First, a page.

Today we mark the 52nd anniversary of the passage of the Equal Pay Act, signed into law by President John F. Kennedy. The law supposedly ended gender-based pay discrimination, a major legislative step forward for women in the workforce that was 20 years in the making.
It should be a day of celebration. And we do pause to recognize the strides that American women have made in the workforce, serving as CEOs, generals, and astronauts. And we recognize that women’s salaries relative to men’s have risen dramatically since the passage of the Act, from 62 percent in 1979 to 82 percent in 2013.
But maybe hold off on the parties for now. Because American women still make just 77 cents for every dollar that men make. Because that pay gap persists across almost every occupation and educational level. Because that figure is even worse for women of color. African-American women earn 64 cents and Latina women earn 56 cents for every dollar earned by a white man.
In North Carolina, Latinas can’t even afford the confetti and balloons to celebrate their so-called equality. Latinas earn only 46 cents for every dollar that white men make, making North Carolina the sixth worst state in the nation. For the more than 70,000 Latinas working full-time, that is a wage gap that amounts to $26,000 lost each year from their family income.
That is real money for North Carolina families. An extra $26,000 could buy:
- 9,874 gallons of gas
- 33 months of groceries for a family of four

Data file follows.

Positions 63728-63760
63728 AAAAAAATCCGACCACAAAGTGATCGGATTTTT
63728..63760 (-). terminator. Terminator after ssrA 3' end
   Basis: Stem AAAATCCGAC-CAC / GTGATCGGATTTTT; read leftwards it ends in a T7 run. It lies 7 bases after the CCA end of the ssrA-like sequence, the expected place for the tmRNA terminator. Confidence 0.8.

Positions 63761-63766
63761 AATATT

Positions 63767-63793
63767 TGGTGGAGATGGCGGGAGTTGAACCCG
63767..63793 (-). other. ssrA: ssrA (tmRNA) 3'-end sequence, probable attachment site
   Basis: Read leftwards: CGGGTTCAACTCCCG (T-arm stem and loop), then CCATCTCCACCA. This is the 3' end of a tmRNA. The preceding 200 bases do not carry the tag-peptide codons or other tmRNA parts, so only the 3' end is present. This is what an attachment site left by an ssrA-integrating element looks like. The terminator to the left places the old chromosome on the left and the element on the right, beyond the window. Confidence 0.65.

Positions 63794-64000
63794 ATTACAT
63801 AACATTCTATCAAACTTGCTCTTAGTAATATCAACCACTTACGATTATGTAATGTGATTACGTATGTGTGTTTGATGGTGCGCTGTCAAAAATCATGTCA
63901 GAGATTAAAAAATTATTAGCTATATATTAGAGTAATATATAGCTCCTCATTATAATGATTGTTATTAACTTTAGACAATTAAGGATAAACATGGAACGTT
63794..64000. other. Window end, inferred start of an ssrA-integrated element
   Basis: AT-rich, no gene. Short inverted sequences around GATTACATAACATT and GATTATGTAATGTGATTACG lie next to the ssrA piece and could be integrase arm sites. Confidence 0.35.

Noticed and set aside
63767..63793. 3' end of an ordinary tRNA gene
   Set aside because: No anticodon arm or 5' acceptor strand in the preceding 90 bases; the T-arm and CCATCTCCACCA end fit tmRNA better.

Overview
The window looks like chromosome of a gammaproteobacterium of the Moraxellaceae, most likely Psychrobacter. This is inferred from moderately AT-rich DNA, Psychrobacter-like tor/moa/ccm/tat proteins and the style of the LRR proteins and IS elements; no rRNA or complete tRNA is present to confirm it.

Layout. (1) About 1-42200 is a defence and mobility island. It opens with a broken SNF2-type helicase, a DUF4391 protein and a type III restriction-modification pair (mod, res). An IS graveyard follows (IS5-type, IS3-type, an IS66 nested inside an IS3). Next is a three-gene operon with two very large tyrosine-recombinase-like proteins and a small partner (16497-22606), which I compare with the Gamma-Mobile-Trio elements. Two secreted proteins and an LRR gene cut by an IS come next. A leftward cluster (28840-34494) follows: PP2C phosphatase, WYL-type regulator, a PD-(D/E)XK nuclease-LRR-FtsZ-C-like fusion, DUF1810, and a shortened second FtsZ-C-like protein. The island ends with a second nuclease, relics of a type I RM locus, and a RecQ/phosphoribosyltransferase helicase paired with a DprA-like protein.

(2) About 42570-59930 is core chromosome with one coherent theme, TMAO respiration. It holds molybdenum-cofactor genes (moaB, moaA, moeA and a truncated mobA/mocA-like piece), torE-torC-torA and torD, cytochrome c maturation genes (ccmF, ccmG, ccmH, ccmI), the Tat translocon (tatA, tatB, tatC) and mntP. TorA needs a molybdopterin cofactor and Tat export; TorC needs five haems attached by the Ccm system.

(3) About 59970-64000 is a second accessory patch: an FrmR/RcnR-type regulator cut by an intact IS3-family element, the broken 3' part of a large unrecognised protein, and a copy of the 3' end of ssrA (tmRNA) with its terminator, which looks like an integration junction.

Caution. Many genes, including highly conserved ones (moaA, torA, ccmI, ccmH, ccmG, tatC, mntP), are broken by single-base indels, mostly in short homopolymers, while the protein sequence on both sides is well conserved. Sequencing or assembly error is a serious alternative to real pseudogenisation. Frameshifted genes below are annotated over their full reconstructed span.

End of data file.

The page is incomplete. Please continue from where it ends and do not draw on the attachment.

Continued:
- 2 years of rent
The implications are very real and very serious for Latinas’ families. According to the National Partnership for Women & Families, 40 percent of married Latina mothers bring in half or more than half of their families’ income. Their families are dependent on these women’s earnings to get by and to get ahead. In addition, 2.8 million households in our country are headed by Latinas, and the wage gap can push single moms and their families into poverty. The median wages for Latinas in North Carolina ($22,456) is below the poverty line for a family of four ($24,250).
One reason that these women feel the wage gap so acutely is their overrepresentation in low-wage jobs like housekeeping and restaurant work. Latinas make up 15 percent of the low-wage workforce but just 6.6 percent of the overall workforce. Compare those figures to those of white men, whose share of the low-wage workforce is just 15.9 percent although they make up 35 percent of the overall workforce. Even in these low-wage jobs, Latinas are paid just 78 cents for every dollar that white men earn.
So, there are many wishes left to be fulfilled as we blow out the candles on the Equal Pay Act’s birthday cake. We wish that Congress would get its act together and pass the Paycheck Fairness Act. We wish that Latinas would receive the support they need to access better jobs for their families. We wish that we would improve educational opportunities for Latinas and make college more affordable so that these women – and their daughters – have a chance to realize the American Dream.
Let’s work together and turn these wishes into reality. And next year, here’s hoping we have reason to celebrate.
Sara Lang has worked in North Carolina politics at the state, federal, and local levels for more than 15 years. A communications consultant, she lives in Cary with her husband, two young children, and a pampered dog.